Updated: May 31, 2018
Below is the entirety of the Scab serial as it was on my last blog. After this any serial sections will be posted by themselves. Each original serialized section will have its title bolded and underlined. Enjoy.
With a Whimper and some Clumps of Hair.
The first sign's of Scab was rapid hair-loss. You could scratch your nuts, and have a fist full of pubes, or take off your hat and have a new bald spot. What was worse- once that happened, death usually occurred within seventy two hours. This was followed by finger and toe nails falling off, teeth falling out, and bloody stools as the internal organs began to dissolve. At the end, those who had it were literally crapping their guts out as they rotted away. Literally. Rotted. Away. The worst part was that the contagious phase of the disease was the seven days when signs weren't showing, and it gestated for over a week in most cases. By the time the disease started showing up, literally millions of people were losing their hair, and within a few weeks, tens of millions were dead. Those who were immune- they could carry it for that seven days, but then it just died as their bodies destroyed the virus.
Scientists couldn't pin it down. The disease was so contagious that simply being in the same room as someone who had it was enough to get fully infected. Nine out of ten who were infected died. The other one... No one could explain how it happened, but those who survived found that their immune systems were super charged. This really paid dividends when someone decided that if their country couldn't survive, no country would survive. Some think it was China that launched first. Others think Russia decided to pull the trigger. I know it was the United States. Maybe not at an official level, but before the news was out that missiles were headed our way, I watched the silos four miles from my house shoot their wad.
At the time, I didn't really care. I had literally just finished burying my wife and kids in the front yard. Morgues had been swamped right at the onset of the Scrab, and never really caught up. Funerals happened so fast that many were just left to rot in their homes. Some survivors, like myself, took it upon themselves to bury their dead. Plots were dug in back yards, or vacant lots, or even parks and the bodies were dumped, rather unceremoniously, into the earth. I tried to make the burial of my family special- even said a prayer- but in ninety five degree weather with seventy percent humidity, there is no real ceremony to as laborious a task as digging five graves- even as shallow as I managed.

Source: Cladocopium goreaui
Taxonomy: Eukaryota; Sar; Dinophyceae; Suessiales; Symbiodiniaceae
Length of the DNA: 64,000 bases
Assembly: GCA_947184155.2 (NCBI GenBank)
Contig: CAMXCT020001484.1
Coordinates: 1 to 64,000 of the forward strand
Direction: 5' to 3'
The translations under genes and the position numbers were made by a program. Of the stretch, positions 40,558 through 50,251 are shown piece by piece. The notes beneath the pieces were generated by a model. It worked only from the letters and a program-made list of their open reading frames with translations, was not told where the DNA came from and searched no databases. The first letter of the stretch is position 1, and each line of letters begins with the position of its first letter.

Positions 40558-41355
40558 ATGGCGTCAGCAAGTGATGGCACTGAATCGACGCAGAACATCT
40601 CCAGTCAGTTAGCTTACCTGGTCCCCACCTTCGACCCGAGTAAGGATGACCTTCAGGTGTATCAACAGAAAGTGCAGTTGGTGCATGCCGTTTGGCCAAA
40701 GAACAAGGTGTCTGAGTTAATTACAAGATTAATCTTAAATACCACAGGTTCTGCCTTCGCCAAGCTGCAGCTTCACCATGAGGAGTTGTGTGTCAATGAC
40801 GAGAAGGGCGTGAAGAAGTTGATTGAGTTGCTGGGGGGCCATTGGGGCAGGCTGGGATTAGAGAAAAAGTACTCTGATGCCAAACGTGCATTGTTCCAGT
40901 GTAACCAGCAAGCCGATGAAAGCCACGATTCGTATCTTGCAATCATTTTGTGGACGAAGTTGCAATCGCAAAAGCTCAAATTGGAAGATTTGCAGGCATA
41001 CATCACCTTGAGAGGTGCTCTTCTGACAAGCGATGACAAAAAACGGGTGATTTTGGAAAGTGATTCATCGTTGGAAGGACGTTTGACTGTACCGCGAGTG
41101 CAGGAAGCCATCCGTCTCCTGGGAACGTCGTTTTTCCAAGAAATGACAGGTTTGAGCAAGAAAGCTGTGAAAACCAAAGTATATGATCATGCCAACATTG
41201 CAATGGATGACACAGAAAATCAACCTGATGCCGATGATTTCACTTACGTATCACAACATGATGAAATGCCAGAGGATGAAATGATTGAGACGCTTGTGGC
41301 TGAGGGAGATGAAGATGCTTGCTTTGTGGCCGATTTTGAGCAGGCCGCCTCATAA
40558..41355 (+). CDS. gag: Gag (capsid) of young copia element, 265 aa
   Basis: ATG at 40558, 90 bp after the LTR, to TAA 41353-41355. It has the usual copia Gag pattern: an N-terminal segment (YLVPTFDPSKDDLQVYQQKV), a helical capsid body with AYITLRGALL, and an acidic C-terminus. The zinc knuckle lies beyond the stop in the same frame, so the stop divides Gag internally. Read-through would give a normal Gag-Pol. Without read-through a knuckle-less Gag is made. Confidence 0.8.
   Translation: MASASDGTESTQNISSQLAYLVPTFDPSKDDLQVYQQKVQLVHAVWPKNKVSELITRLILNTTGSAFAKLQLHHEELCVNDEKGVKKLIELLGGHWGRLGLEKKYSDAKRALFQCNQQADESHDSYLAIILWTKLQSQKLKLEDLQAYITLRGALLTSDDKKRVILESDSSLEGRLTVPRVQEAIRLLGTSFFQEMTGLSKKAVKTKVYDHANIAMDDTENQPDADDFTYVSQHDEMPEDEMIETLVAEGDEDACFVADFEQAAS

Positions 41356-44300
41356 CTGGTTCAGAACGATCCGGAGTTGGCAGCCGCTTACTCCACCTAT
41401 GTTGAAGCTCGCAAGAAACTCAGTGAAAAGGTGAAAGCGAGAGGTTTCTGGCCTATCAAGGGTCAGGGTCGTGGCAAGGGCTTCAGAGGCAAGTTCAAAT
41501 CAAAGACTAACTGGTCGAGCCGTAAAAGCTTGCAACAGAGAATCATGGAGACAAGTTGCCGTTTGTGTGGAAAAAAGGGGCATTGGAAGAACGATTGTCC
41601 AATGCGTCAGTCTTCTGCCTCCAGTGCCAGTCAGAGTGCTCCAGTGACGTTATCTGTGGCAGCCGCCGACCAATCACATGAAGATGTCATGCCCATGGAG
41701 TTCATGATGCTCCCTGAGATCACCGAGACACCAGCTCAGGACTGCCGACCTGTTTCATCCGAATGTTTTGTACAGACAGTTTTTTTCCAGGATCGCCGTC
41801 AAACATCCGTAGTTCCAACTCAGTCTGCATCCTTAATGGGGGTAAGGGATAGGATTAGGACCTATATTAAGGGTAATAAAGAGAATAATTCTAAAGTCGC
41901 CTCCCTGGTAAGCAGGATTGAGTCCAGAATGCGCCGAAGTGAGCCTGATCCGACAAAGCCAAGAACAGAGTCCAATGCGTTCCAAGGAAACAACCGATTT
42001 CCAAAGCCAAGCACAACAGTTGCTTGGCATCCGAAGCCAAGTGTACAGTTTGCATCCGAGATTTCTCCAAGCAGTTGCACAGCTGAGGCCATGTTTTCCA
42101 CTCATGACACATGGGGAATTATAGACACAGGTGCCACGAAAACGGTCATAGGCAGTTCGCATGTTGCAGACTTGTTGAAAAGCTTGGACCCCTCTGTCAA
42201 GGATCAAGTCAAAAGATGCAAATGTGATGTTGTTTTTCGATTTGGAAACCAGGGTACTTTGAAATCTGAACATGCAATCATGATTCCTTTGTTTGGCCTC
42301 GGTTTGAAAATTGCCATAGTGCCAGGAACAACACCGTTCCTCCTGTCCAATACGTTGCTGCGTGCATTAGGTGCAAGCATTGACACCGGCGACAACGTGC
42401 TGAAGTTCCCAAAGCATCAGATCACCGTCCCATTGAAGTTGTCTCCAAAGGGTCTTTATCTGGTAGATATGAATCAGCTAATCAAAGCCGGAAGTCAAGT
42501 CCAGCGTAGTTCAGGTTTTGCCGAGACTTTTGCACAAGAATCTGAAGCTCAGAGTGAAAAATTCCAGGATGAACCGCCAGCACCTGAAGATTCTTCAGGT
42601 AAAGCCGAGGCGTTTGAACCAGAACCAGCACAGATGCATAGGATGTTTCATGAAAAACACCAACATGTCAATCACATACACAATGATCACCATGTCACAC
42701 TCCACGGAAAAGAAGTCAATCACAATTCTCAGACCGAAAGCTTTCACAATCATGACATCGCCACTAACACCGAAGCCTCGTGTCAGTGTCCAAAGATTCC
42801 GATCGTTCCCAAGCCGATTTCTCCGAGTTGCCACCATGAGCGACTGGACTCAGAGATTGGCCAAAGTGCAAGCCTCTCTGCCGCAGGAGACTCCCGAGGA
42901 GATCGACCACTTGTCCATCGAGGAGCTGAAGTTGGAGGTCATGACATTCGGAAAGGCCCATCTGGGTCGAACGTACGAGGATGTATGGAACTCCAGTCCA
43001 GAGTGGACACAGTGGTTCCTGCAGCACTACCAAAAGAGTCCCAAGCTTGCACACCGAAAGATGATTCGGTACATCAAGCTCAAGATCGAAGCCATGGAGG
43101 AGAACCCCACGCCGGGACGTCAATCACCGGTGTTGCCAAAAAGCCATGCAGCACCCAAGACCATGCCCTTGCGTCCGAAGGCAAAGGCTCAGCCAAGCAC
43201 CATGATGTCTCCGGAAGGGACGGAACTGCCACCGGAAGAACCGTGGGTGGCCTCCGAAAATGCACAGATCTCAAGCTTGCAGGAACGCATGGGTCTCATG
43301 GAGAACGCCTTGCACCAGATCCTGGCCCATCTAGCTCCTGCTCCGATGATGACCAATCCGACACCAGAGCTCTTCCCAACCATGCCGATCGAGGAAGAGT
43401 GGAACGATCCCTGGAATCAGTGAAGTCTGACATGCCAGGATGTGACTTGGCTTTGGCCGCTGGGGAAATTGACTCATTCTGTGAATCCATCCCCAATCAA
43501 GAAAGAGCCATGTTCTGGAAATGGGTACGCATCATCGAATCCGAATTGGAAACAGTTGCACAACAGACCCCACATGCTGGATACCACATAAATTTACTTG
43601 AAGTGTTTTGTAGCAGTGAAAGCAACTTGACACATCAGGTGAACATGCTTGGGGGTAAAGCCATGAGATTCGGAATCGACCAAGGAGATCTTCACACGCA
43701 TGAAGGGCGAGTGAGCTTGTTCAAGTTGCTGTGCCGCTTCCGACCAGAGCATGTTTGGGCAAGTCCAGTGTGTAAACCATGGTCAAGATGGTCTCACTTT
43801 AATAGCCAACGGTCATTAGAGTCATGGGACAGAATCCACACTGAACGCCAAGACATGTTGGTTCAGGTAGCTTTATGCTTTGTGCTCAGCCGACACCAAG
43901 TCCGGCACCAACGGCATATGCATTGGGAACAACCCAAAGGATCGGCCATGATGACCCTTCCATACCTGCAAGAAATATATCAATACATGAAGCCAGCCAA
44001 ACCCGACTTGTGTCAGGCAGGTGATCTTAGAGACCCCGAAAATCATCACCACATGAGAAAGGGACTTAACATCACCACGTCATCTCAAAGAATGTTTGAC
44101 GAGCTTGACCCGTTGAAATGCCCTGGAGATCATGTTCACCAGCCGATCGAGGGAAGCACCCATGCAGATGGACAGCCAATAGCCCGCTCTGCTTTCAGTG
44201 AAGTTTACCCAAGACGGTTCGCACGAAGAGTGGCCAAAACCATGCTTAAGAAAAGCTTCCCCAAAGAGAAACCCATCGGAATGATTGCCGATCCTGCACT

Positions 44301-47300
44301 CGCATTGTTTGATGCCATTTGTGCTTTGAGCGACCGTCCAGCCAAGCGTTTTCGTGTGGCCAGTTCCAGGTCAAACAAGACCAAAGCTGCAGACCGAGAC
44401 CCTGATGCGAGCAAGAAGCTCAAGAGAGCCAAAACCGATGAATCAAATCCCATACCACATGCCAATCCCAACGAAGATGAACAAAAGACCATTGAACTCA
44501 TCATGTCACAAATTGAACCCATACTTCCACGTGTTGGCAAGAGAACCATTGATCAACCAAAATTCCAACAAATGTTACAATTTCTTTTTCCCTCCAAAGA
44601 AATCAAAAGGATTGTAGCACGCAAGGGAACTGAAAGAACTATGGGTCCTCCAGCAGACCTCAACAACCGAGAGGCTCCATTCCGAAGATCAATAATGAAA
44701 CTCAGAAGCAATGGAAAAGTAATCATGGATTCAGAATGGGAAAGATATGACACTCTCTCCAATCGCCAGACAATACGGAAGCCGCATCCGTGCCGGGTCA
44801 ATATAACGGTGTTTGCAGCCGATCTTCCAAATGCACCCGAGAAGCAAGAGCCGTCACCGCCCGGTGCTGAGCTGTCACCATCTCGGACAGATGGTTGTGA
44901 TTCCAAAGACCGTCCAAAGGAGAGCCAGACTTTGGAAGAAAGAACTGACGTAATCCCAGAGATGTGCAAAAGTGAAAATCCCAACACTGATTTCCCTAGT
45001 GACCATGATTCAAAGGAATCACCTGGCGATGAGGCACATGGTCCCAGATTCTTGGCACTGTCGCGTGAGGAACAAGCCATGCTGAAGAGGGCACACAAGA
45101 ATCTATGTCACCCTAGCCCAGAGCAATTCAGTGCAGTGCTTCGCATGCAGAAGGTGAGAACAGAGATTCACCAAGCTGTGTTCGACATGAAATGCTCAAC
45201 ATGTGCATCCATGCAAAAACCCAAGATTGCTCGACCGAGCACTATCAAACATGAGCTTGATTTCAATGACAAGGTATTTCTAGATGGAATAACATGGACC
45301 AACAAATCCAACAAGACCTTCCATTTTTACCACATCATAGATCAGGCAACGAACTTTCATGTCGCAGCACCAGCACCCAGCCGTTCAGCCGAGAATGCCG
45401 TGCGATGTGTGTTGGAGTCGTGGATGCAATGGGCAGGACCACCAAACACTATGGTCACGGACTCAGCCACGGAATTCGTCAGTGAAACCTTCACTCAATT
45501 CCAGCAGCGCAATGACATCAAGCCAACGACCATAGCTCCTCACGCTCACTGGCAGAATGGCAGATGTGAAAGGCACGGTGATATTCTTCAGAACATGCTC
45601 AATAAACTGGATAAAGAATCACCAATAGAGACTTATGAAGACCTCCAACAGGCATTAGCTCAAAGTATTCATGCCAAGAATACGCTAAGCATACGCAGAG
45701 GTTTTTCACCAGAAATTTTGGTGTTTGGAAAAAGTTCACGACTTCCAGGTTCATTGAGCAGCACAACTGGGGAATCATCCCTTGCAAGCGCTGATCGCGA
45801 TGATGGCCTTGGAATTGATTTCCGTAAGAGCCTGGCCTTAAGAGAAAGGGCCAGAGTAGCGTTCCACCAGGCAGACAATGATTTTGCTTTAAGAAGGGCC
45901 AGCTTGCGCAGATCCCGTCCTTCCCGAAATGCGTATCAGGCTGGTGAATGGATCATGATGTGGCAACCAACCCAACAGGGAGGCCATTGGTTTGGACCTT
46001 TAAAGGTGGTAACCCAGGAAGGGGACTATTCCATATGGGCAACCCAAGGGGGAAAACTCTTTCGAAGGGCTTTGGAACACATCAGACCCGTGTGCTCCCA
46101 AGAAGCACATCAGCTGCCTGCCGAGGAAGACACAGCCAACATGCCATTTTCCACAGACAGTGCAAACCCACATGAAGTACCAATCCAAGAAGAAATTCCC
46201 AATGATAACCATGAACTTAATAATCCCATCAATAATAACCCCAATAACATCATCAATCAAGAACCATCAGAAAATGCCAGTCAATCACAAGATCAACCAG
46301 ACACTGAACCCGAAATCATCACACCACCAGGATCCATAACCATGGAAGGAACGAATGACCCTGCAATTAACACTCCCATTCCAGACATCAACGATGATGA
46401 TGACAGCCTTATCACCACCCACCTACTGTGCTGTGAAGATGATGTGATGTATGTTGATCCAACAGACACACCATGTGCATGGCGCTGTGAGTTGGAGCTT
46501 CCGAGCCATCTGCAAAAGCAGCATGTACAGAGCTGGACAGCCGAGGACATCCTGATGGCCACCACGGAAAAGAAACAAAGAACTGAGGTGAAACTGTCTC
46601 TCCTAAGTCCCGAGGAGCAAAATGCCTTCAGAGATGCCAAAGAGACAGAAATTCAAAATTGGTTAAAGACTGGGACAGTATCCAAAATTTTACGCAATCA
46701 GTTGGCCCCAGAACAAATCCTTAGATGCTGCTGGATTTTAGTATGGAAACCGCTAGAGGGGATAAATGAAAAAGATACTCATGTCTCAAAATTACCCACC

So when the nukes started falling, I was actually kind of relieved. Death would be mine. The silos near my home would surely elicit a nuke or twelve of their own. So I sat on my front porch, watching the skies for what I figured would be the streaks of MIRVs reentering the earths atmosphere, content to be vaporized by the impending nuclear fire. I saw clouds appear over Wichita some fifty miles distant. Drank three pitchers of lemonade. Ate a whole loafs worth of PB&J sandwiches. Then I drank a case of Miller. No nuke erased me from existence.
"Shit," I said to the graves in the front yard. "Looks like I get to wait to see you all again."
I went upstairs, and grabbed my Glock. Chambered a round, and put the muzzle to my temple. I closed my eyes, squeezed the trigger to the point where it normally broke- then stopped. I squeezed my eyes shut, and tried to will my finger to finish its backward march toward the grip and end my life, but my survival instinct, even as depressed and inebriated as I was, prevented me from taking my life. I threw the pistol across the room in disgust and fell to onto my bed weeping- ashamed that I couldn't even take my own life.
I can't recall what exactly went through my mind in that moment of realization that I couldn't kill myself. I'm not sure if it was depression, or rage, or fear. All I can recall is the effect- I needed to eat. I was a voracious stress eater (still am) and the stress was almost physical. I would doubtless go to all ends of the earth to find snack foods. And that is what I decided to do in that moment. I needed some Skittles. Bad. A big bag of Skittles. And a Ginger ale. I didn't see a reason not to take some weapons with- I always wanted to walk around the town strapped like a warrior. So I grabbed my AR, slung it, got the car keys, and walked to the car. Town was five minutes away. Skittles seven minutes.
Oddly- I was excited.